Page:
Opening vignette “Skateboarding by the Lake” gently drops the listener into Cornfield’s realism-as-song, conjuring a lush waterside landscape through gentle waves of guitar and the singer’s conversational delivery, which is warm and vulnerable, easygoing and inviting. Its phrasing and pulse casually, but expertly, mirror the wobbly feeling of someone navigating a deck for the first time in a while. It’s tempting to think of Cornfield as a narrator, given the autobiographical nature of many of the songs, but this framing discounts her deep consideration of the listener. She’s not broadcasting absolute truths but rather inviting us to feel alongside her, to acknowledge the raw, shambolic commonality found in individual experiences. In this sense, Highs in the Minuses is a two-way street that anyone may travel, one summoned from sharp, lived details and conveyed to universal effect.
This is particularly true of “Headlines,” the album’s second track, which pairs bouncing acoustic guitar with viscerally worried lyrics. Here we find Cornfield doom-scrolling in a small room, spinning her wheels in a state of helplessness. “Skimming headlines/Walking slowly/Circling around,” she repeats four times in the song’s chorus, a device that hooks the listener while emphasizing the cyclical, maddening nature of anxiety. “Drunk for You” is similarly instinctual, a somber tale of a toxic relationship whose words are as easily felt as they are heard. “When you pushed me away/Something in me atrophied/I was caught up in our sad ballet/Of fighting ’til we fell asleep,” she sings. “Partner in Crime” amps up its deep feeling with a driving bassline that mirrors a quickened heart, alivened by a good first date and barrelling toward a healthy new relationship.
Like David Berman and John Prine, Cornfield’s lyrics ring with precision — a rhythmic, poetic clarity that may devastate the heart or tickle the ribs in a simple turn of phrase. They’re the product of extensive revision, refined time and again to their most affecting state. “My mom is an editor, so I was raised under a red pen,” she jokes. This studiousness is evident in many lines, like on “Black Tattoo,” when she sings: “And then you pulled me in/Cue the tiny violins/And the little butterflies/I guess my heart is yours to burglarize.” She worked on the stunning love song, sung over minimalist piano and bursts of instrumentation, for nearly a year. “I was thinking of love as a kind of permanence,” Cornfield explains. “Even if relationship-wise things fluctuate and change, that feeling of love is a permanent state.”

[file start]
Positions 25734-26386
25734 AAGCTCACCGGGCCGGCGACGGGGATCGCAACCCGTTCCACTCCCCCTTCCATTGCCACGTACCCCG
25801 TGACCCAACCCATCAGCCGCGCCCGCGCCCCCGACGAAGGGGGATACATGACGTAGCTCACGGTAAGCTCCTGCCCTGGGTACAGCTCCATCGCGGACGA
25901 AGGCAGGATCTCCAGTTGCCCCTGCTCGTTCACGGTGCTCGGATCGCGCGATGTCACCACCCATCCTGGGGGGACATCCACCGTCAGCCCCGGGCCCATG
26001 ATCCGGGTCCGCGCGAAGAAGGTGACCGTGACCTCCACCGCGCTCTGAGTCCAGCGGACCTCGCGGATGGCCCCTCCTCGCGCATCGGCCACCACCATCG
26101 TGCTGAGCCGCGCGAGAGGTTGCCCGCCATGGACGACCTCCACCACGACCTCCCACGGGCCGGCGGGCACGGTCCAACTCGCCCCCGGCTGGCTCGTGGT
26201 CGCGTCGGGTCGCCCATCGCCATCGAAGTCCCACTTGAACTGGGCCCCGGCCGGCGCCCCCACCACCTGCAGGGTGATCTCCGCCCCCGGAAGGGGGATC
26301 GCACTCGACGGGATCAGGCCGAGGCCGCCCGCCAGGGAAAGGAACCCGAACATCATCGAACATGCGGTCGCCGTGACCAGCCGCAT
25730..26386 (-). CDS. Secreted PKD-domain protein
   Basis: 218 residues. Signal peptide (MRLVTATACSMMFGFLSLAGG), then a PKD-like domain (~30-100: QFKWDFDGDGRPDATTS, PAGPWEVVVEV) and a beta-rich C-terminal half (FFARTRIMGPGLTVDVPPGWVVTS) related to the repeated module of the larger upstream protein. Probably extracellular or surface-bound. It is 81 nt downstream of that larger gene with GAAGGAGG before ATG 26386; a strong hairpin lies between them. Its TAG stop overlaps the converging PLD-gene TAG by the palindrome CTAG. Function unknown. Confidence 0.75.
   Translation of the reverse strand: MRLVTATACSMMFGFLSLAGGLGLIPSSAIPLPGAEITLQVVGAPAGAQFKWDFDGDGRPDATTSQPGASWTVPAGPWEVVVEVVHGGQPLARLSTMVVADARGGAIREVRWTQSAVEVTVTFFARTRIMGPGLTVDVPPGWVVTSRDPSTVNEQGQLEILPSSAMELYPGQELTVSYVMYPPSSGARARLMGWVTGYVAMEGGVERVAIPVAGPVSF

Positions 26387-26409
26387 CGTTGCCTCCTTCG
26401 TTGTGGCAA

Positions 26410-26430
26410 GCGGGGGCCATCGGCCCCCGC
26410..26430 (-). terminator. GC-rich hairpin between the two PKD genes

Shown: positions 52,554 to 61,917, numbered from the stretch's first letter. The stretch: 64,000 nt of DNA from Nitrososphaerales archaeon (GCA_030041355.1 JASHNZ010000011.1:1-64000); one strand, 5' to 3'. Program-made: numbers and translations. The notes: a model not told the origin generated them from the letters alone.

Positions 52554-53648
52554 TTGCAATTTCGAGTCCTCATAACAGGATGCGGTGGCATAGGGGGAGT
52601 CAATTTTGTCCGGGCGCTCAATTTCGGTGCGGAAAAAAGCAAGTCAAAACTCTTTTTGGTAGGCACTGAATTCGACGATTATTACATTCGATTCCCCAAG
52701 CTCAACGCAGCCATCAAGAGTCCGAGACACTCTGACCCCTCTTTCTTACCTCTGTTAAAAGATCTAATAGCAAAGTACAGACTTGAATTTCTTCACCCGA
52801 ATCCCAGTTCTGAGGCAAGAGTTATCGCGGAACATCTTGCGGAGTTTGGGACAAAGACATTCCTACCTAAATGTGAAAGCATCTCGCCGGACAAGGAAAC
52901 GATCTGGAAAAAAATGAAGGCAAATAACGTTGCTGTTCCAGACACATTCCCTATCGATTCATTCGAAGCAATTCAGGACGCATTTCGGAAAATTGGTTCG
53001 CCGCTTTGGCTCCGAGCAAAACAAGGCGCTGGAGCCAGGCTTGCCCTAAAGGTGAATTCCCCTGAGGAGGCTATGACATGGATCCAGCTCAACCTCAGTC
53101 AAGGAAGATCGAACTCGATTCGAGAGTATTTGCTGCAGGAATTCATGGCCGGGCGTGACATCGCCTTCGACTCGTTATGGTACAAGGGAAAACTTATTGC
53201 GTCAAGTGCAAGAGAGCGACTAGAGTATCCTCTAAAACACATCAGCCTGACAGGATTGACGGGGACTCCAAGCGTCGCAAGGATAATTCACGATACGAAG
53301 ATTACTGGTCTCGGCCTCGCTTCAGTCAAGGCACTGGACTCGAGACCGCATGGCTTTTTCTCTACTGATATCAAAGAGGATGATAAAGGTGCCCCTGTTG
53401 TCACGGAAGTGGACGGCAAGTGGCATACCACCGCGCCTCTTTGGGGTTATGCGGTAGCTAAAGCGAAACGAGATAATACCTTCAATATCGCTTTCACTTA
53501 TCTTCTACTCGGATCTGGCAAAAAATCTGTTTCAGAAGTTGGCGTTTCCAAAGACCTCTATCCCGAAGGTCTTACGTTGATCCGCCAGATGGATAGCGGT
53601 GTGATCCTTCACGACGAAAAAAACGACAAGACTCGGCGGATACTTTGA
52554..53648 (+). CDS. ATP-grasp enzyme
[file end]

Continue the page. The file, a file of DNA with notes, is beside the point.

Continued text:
Though Highs in the Minuses teems with brutal honesty, it does not weaponize its pain. Instead, Cornfield presents its details like a documentary, laying out her facts without a hint of bitterness or an evident agenda. So is it difficult to be so vulnerable? To showcase one’s flaws and longing for all the world? “For the first few years I was a little on edge about it like, ‘What if so-and-so hears and knows it’s about them,’” she recalls. “But now I’m way over that, because for me it’s the best way to connect. I’ve always loved music that is vulnerable. I’m really into honesty that way.”